As a Product Manager, my biggest fear is not to be conscious of the changes that are causing my product to decline much faster and much earlier. The changes could be triggered by either an individual or combination of sources such as competition, technology, customer preferences, new product etc. The changes could be either phenomenal such as 10x change, illustrated by Andy Groove in his book “Only Paranoid can Survive” or it could be incremental/sustaining causing a tangible dip in revenue/ market share.
10x changes do not happen on an everyday basis, but when occurred they prove disruptive. They create a new business model and trigger a new eco-system paving way for lots of additional opportunities while at the same time making older ways of doing things irrelevant. Microsoft Windows is definitely a 10x change, iTunes is another classic example. Both the products have disrupted desktop and music industry respectively.
I regret for repeatedly using the Smartphone industry for illustration, nevertheless each one of us has witnessed those changes and hence it would be easy to connect to those illustrations. I would not call iPhone and Android as 10x changes but they definitely had created a huge impact and it is evident for all of us. I list Android for the reasons that I had stated in an earlier blog post: Has Android really changed the dynamics of Smartphone industry. Online shopping is another example especially after tremendous hit of www.Flipkart.com in India and for the impact that it is eventually having on retail stores.
All the above changes when unattended might prove disastrous to our existing product and it can even lead to the slow death of our product. I am using the word ‘change’ in a more generic way to refer to any impending new product introduction or new competitor arrival or new technology introduction or anything similar that can cause some potential impact to the existing product/ players in the market. The changes that were illustrated earlier do not happen overnight, they happen gradually and steadily leaving us some amount of time to adapt/change/refine our strategy.
So we are eventually heading to the crux of our discussions that any changes will eventually throw certain signals which we should not ignore. Before the change occurs, we might hear about them in the press or other tech blogs about the possible launch of a new product or arrival of new competitor/technology. Though it would be too early to anticipate the impact, I would at least stress not to discard the changes. We can probably do a scenario analysis on how the changes when occurred would impact us. On the contrary what happens is that we turn out pessimistic about the changes. For instance, in case of possible news about iPhone development, all the CxOs were expressing pessimisms over the success of iPhone:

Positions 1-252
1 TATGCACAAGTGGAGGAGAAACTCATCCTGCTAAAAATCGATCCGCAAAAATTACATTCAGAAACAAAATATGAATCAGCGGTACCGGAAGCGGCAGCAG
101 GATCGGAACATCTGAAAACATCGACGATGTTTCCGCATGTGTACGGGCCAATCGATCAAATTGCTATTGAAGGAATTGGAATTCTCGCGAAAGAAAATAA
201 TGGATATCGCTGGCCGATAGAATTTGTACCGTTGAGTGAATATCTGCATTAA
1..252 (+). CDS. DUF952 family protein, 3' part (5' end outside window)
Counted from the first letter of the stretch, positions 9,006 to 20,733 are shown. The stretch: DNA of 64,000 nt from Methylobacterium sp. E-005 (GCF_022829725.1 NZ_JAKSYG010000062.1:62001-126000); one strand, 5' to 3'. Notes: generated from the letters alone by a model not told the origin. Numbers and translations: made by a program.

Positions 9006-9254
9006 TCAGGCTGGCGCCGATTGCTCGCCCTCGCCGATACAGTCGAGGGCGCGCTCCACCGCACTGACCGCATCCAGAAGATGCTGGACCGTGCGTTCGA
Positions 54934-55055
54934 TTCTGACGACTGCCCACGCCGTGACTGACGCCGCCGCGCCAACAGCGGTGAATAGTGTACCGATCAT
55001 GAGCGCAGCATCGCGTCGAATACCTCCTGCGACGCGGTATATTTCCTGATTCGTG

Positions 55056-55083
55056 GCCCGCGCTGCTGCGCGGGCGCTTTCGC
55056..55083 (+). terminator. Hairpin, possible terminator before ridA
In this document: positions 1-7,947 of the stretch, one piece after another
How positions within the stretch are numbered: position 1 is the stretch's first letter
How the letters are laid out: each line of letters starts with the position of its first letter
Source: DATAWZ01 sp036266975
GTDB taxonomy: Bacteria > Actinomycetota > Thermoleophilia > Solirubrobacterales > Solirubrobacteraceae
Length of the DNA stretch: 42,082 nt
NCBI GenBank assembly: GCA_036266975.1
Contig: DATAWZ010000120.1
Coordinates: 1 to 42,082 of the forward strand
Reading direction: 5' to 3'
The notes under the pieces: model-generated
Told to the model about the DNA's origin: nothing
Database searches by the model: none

- In December 2006, Palm CEO Ed Colligan summarily dismissed the idea that a traditional personal computing company could compete in the smartphone business. “We’ve learned and struggled for a few years here figuring out how to make a decent phone,” he said. “PC guys are not going to just figure this out. They’re not going to just walk in.”
- In January 2007, Microsoft CEO Steve Ballmer laughed off the prospect of an expensive smartphone without a keyboard having a chance in the marketplace as follows: “Five hundred dollars? Fully subsidized? With a plan? I said that’s the most expensive phone in the world and it doesn’t appeal to business customers because it doesn’t have a keyboard, which makes it not a very good e-mail machine.”
- In March 2007, computing industry pundit John C. Dvorak argued that “Apple should pull the plug on the iPhone” since “There is no likelihood that Apple can be successful in a business this competitive.” Dvorak believed the mobile handset business was already locked up by the era’s major players. “This is not an emerging business. In fact, it’s gone so far that it’s in the process of consolidation with probably two players dominating everything, Nokia Corp., and Motorola Inc.”
On the contrary to the perceptions of all those gentlemen, iPhone has tasted tremendous success threatening the existence of traditional players like Nokia, Motorola, and Blackberry. The reason for those gentlemen to express pessimism is that each of them had tasted tremendous success and they probably hope that what made them successful at one point of time will ensure their success forever. However, we have to understand that every day is a new beginning and what made us successful yesterday will not make us successful today. So it is always fair to keep the threat perception open and constantly revisit until it is proven that the change(s) does not cause any impact. For instance, certain products/technology arrives with much fanfare but fade eventually (like Nokia N-gaze)
After the changes have occurred (be it either a new product, new competitor, new technology) the impact will be tangible at least through revenues, negative feedback from sales/distribution channels. Momentary decline or random negative feedback should be OK, so we should look out some common patterns and occurrence of any such patterns should be viewed as warning signals that should essentially caution us and trigger us to do a candid introspection of how our product is performing. Now it brings us back to our earlier blog post discussions on ‘Need for introspection of our target market’ to script turnaround story.
There are also instances where the changes would leave us no chance for survival and we have to graciously kill the product. There is no scope for the survival of pagers after mobile phones were established. In such cases, it is better not to try too hard to survive by burning lots of money. One simple rule to consider whether to kill the PRODUCT is to verify whether both the product and market is in sunset mode.